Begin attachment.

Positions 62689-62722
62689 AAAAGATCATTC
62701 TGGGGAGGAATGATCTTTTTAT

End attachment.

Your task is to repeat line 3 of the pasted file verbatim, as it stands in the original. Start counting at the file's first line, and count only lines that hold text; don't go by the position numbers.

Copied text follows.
62701 TGGGGAGGAATGATCTTTTTAT